Eyes on the Street: From Parking to Parklet in Hell’s Kitchen

Courtesy of Christine Berthet of CHEKPEDS, here are photos of what could be Manhattan’s newest public space, a pocket park on Dyer Avenue in Hell’s Kitchen.

This plaza, conceived by area residents, occupies a sliver of traffic island on Dyer between 34th and 35th Streets, near the entrance to the Lincoln Tunnel. The space was formerly used for motorcycle parking.

Berthet says this is an interim installation, since plans are on hold to convert three lanes of leftover asphalt on Dyer into a park.

See the before shot after the jump.

  • Daphna

    While this is good, I think it is much more important do the larger plan: put Dyer Avenue on a road diet and convert 37′ of the width of that street between West 34th and 35th Streets into a park.

  • Ben Kintisch

    This looks so beautiful. Tiny sliver of under-utilized space becomes a great new public space.

  • Cap’n Sensible

    A great new public space? Employing your kool-aid guzzling skillset to full effect here. A narrow median between two heavily trafficked streets is much better suited to MC parking.

    Seems like SUCH a nice spot to take the kids out for a little fun in the sun (and noise and exhaust fumes)!

  • Guest

    I love “road diets,” but I’m not sure what that means for a tunnel approach. Traffic backs up here every night. Seems like squeezing down the number of cars that can wait on Dyer is just going to back more of the traffic up on Ninth Avenue and block more intersections where pedestrians are trying to cross the street. I dunno…

  • Anonymous

    Yuppie whining turns rare MC parking spots into a useless park. Now the NYPD can issue tickets to the MCs that have to find new spaces.

  • Ben Kintisch

    Okay, not a beautiful new public space. But public space in a space-starved city is generally a great thing. Um, is the kool-aid reference meant to employ that I’m part of a cult? Actually, I am neither crazy nor cultish. I believe that when DOT finds small pockets of asphalt and repurposes them as public spaces, it is a good thing for the city. And a good place to drink lemonade, apple juice, and kool-aid – the non-poisonous kind.

  • Guest

    The value of this space may not be in how many people spend time there but in the message it sends to drivers: it tells them they are in a city made for people, and not in some sort of auto-centric dystopia where every last inch of pavement is reserved for automobiles.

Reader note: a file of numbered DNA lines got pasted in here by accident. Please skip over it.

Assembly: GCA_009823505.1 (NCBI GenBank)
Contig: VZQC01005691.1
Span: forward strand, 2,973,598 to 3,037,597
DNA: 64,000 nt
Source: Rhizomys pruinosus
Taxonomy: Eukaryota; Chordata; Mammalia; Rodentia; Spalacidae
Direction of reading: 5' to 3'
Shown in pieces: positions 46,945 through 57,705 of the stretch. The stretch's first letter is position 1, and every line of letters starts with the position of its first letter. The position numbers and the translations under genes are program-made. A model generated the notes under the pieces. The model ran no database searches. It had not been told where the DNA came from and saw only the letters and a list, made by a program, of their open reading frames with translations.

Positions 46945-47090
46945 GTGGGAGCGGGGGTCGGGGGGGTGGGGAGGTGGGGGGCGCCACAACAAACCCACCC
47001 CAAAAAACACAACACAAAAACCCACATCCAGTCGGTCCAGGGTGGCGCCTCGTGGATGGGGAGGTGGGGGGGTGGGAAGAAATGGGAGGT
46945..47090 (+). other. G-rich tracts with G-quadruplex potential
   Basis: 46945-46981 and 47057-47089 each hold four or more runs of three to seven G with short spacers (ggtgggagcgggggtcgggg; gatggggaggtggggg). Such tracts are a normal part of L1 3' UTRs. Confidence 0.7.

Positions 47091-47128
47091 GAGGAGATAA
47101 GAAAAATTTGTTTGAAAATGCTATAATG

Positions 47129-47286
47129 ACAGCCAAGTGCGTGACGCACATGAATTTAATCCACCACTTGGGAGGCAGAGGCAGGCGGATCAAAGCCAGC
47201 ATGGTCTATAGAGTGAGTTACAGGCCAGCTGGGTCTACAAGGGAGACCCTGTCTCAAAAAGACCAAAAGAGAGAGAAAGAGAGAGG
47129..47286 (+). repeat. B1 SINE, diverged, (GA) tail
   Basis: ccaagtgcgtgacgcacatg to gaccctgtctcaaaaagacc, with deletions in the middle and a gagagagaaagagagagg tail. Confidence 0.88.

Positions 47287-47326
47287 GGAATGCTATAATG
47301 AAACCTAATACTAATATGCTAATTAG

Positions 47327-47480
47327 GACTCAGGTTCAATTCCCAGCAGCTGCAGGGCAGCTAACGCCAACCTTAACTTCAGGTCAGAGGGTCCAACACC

It also looks like there’s a crosswalk at one end, so the space will now become more pleasant for anyone waiting in the middle for the light to change.

  • Guest

    Was this done by DOT or the Port Authority? I thought Dyer was owned by the Port Authority, but this looks like the projects DOT has been doing.

  • Anonymous

    Fuck the Motorcycles. This is a city for people. People who actually live here are better off. I live near a tunnel entrance/exit as well and it’s a total shit show trying to cross the street and get to other neighborhoods. Every little bit of pedestrian refugee matters. Those Motorcycles can pay to park like everyone else.

  • Anonymous

    Yah, but this doesn’t remove any traffic lanes so I don’t think it’d squeeze traffic up to Dyer.

  • Joe R.

    My sentiments exactly. I’m a bit more sympathetic to motor vehicle concerns in areas like mine where public transit really isn’t all that great (unless you’re going to Manhattan), but in Manhattan I couldn’t care less. There’s zero reason to drive a personal vehicle in Manhattan, and even less reason to own one. We need to reapportion space to the primary street users there-namely pedestrians. If people lose their precious free parking spots in the process, perhaps they should rethink owning a motor vehicle.

  • Guest

    This didn’t, but I think Daphna’s larger plan would.

  • Guest

    I largely agree, but you may need to ease up on the notion that nobody living in Manhattan has a legitimate need for a vehicle.

    We still live in a world where a second worker in a household may have found it necessary to commute to a job somewhere outside Manhattan that is not accessible by transit as a reverse commute.

    Painting with a broad brush can cause problems for all of us.

  • Anonymous

    notion that nobody living in Manhattan has a legitimate need for a vehicle.

    Maybe Joe R. didn’t express it well but I don’t think that’s his position.

    It’s not that “nobody living in Manhattan” should have a car. Rather, it’s if you want to drive/park in Manhattan, then you should pay for it. As we all know, there’s value to every bit of public space. And every bit of public space that’s allocated for free parking, is a parking spot that is subsidized by the public at large, especially given that as a public policy, we should discourage private car owners driving into the CBD.

    I’d love to have a car. If I made more money, I’d have a car myself. But given the limited public space in Manhattan, free parking should be discouraged and as much public space as possible should be allocated to the public (and not the car driving minority).

  • Joe R.